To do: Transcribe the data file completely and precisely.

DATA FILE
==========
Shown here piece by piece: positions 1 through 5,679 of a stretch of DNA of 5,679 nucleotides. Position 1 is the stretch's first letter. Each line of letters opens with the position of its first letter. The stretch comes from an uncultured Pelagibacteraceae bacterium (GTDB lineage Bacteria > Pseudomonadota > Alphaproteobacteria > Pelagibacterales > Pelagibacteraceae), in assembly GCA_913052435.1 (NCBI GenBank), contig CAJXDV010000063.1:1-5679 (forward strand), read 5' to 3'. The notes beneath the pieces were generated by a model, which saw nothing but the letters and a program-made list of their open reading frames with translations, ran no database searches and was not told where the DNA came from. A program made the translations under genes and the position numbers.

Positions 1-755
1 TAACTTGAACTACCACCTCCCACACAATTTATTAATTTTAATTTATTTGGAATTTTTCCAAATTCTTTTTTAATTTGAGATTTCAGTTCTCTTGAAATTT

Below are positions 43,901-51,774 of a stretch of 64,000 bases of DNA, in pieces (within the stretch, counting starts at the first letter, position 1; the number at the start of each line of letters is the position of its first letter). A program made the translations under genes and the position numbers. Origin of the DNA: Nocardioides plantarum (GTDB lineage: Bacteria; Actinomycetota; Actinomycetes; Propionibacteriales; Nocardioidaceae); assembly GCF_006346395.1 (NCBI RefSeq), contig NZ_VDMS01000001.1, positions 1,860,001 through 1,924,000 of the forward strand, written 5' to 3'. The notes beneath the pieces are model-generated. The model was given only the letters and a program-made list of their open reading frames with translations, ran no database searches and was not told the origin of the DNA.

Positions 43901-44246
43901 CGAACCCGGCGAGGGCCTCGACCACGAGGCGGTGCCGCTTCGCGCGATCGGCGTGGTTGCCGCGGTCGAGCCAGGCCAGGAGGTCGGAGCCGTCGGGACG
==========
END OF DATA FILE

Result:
Shown here piece by piece: positions 1 through 5,679 of a stretch of DNA of 5,679 nucleotides. Position 1 is the stretch's first letter. Each line of letters opens with the position of its first letter. The stretch comes from an uncultured Pelagibacteraceae bacterium (GTDB lineage Bacteria > Pseudomonadota > Alphaproteobacteria > Pelagibacterales > Pelagibacteraceae), in assembly GCA_913052435.1 (NCBI GenBank), contig CAJXDV010000063.1:1-5679 (forward strand), read 5' to 3'. The notes beneath the pieces were generated by a model, which saw nothing but the letters and a program-made list of their open reading frames with translations, ran no database searches and was not told where the DNA came from. A program made the translations under genes and the position numbers.

Positions 1-755
1 TAACTTGAACTACCACCTCCCACACAATTTATTAATTTTAATTTATTTGGAATTTTTCCAAATTCTTTTTTAATTTGAGATTTCAGTTCTCTTGAAATTT

Below are positions 43,901-51,774 of a stretch of 64,000 bases of DNA, in pieces (within the stretch, counting starts at the first letter, position 1; the number at the start of each line of letters is the position of its first letter). A program made the translations under genes and the position numbers. Origin of the DNA: Nocardioides plantarum (GTDB lineage: Bacteria; Actinomycetota; Actinomycetes; Propionibacteriales; Nocardioidaceae); assembly GCF_006346395.1 (NCBI RefSeq), contig NZ_VDMS01000001.1, positions 1,860,001 through 1,924,000 of the forward strand, written 5' to 3'. The notes beneath the pieces are model-generated. The model was given only the letters and a program-made list of their open reading frames with translations, ran no database searches and was not told the origin of the DNA.

Positions 43901-44246
43901 CGAACCCGGCGAGGGCCTCGACCACGAGGCGGTGCCGCTTCGCGCGATCGGCGTGGTTGCCGCGGTCGAGCCAGGCCAGGAGGTCGGAGCCGTCGGGACG